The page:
Revival of the Penn State Harrisburg Radio Station
TAGS: Alexander CaylorFCCJeremiah DdumbaKuber DeyMiddletownProjectPSURadio Station RevivalSchool of Humanties

Radio Station Revival Initiative

Revival of the Penn State Harrisburg Radio Station, a collaboration between IEEE and the School of Humanities, marks a significant milestone as IEEE’s third major initiative. Led by Alexander Caylor and Jeremiah Ddumba and bolstered by the invaluable assistance of Zachary Martin, this endeavor first took root in the Spring of 2022. It stands out as IEEE’s inaugural project bridging the gap between an academic school and a club.

Previously, Penn State Harrisburg’s Radio Station (The Reactor) became inactive in 2012 due to waning student interest and a failure to transition the club to new members. Over time, the station was repurposed, first as a storage area, and later in 2018, two-thirds of it was transformed into a mail room, leaving only a small section used as a baby feeding/storage room. Recognizing the station’s potential, Alexander and Jeremiah initiated efforts to revive it. With support from Denise, Dr. Gardner, and The School of Humanities, they began the process of restoring the radio station to its original purpose. This initiative was timely, as they discovered that without intervention, the remaining space was at risk of being permanently repurposed, erasing the radio station’s legacy entirely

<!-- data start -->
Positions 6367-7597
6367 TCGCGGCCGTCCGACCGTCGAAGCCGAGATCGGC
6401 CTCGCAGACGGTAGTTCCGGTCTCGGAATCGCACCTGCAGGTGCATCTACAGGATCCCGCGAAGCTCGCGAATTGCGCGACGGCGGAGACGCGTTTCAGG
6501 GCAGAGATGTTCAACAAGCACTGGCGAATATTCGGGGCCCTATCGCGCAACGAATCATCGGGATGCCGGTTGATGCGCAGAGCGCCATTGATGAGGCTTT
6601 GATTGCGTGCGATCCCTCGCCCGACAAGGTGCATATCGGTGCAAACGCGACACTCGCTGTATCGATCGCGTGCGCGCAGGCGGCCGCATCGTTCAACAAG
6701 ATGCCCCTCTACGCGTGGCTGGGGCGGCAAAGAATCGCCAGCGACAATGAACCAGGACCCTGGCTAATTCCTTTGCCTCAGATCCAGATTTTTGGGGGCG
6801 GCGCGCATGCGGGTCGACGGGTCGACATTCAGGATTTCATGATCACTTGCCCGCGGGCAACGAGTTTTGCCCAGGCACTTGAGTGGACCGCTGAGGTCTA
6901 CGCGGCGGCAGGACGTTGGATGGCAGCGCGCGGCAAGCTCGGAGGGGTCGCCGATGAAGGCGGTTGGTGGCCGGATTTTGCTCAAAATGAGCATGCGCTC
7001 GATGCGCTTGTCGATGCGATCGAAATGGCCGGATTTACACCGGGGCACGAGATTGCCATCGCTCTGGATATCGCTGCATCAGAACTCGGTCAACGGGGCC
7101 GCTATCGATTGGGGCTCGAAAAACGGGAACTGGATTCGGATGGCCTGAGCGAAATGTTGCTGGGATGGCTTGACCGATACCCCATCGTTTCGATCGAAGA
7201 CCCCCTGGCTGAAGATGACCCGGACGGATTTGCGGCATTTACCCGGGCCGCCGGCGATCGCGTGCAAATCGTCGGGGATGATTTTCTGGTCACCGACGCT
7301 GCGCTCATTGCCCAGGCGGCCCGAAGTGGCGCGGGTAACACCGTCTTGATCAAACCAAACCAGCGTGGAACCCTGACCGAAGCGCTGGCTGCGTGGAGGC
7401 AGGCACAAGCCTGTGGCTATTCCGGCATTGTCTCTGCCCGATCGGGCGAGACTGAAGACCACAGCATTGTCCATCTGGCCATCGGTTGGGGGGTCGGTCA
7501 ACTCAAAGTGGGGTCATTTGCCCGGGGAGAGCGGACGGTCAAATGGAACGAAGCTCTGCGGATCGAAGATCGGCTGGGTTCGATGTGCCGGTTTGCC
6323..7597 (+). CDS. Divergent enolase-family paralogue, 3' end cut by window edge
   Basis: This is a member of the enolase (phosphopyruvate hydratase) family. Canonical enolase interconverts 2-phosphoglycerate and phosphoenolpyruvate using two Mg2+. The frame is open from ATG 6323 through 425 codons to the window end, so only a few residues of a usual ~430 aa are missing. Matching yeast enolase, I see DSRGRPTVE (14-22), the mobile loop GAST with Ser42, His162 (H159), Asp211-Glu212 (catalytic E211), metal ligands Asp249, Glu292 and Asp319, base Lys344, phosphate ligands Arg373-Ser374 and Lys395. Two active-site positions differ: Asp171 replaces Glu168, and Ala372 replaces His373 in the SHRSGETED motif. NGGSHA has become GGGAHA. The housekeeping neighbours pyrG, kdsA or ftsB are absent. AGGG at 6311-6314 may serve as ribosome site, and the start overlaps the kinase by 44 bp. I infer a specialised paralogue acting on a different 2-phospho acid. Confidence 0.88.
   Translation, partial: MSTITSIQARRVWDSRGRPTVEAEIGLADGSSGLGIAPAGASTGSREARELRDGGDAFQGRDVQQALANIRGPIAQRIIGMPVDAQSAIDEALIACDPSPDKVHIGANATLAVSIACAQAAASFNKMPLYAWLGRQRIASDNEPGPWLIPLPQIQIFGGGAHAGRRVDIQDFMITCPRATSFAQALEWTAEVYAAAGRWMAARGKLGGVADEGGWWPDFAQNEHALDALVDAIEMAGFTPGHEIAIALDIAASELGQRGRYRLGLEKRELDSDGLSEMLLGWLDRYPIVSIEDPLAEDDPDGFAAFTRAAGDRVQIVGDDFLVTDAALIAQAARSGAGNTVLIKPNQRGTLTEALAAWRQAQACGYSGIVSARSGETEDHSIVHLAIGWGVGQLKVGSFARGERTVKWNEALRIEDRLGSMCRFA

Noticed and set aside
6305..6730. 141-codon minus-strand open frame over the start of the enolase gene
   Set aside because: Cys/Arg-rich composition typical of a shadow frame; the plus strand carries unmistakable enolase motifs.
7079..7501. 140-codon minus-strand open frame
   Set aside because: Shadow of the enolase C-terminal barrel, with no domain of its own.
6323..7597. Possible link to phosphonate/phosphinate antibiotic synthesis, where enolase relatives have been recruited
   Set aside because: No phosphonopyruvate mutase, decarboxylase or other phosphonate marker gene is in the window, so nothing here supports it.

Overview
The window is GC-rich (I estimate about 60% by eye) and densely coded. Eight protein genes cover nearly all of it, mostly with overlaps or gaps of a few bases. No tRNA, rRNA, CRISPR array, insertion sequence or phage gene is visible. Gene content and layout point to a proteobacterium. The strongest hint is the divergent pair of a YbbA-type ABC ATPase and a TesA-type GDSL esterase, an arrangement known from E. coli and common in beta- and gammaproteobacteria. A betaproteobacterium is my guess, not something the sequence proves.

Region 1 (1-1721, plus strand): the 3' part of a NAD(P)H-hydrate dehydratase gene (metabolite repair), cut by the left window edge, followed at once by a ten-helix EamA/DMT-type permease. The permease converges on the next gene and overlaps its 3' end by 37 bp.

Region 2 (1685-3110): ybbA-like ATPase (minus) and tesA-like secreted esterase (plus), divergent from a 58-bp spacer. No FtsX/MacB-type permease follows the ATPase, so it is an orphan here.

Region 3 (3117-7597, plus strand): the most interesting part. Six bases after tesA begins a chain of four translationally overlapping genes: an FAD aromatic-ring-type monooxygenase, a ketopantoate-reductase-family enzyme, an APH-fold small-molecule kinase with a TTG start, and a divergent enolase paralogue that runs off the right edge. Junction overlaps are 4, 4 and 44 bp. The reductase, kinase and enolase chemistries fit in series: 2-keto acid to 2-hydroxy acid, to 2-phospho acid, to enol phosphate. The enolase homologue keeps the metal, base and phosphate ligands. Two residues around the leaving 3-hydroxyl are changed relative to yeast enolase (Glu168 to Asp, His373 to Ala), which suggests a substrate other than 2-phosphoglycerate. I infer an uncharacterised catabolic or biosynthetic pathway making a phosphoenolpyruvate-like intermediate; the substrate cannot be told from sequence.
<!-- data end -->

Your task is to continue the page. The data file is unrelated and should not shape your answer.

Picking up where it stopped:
Funding and Technical Aspects

The success of this project owes much to Denise Saunders, the School of Humanities’ lead administrative assistant, Alexander Caylor, Kuber Dey, Jeremiah Ddumba, Dr. Gardner, and Dr. Beck, the school’s director. Their collaborative efforts have been key in strengthening the ties with IEEE. Additionally, Denise and Dr. Gardner, serving as advisors to the Radio Station, have been instrumental in securing new equipment and revitalizing the station. Thanks to Denise & Dr. Beck the School of Humanities gave IEEE a $10,000 budget to repair the radio station and the funding will be used to repair and replace necessary equipment, rejuvenating the station’s functionality.

Our partnership extends to the School of Humanities, students, and the wider university community, focusing on developing student programming for the radio station once it goes live. This initiative is tailored for students with interests in radio hosting and related fields, offering them a unique opportunity to gain practical experience. It’s more than just a broadcasting platform; it’s a learning hub where students can learn to manage, maintain, and operate a radio station, equipping them with skills that are valuable for landing jobs or internships at their dream companies.

Future Prospects and Impact

The project’s goal is to rejuvenate the radio station, enabling it to broadcast over the air using low-power broadcasting licensed by the FCC. This capability would allow transmissions to cover most of Middletown, spanning a radius of over 3.5 miles. Currently, on February 19th we are relaunching the radio station as an online exclusive platform. Meanwhile, concerted efforts continue with Penn State, The School of Humanities, the FCC, and Middletown authorities to secure the necessary documentation, permissions, and equipment for broader, over-the-air broadcasting.

The revival of the radio station significantly bolstered IEEE’s profile, offering members the chance to actively participate in its restoration. This involvement was a key factor in IEEE winning the Best Club of the Year award.

As this project progresses, it reflects the potential of interdisciplinary projects in enhancing student learning and experience. It’s a step towards integrating practical media skills into the academic curriculum, benefiting the university community at large.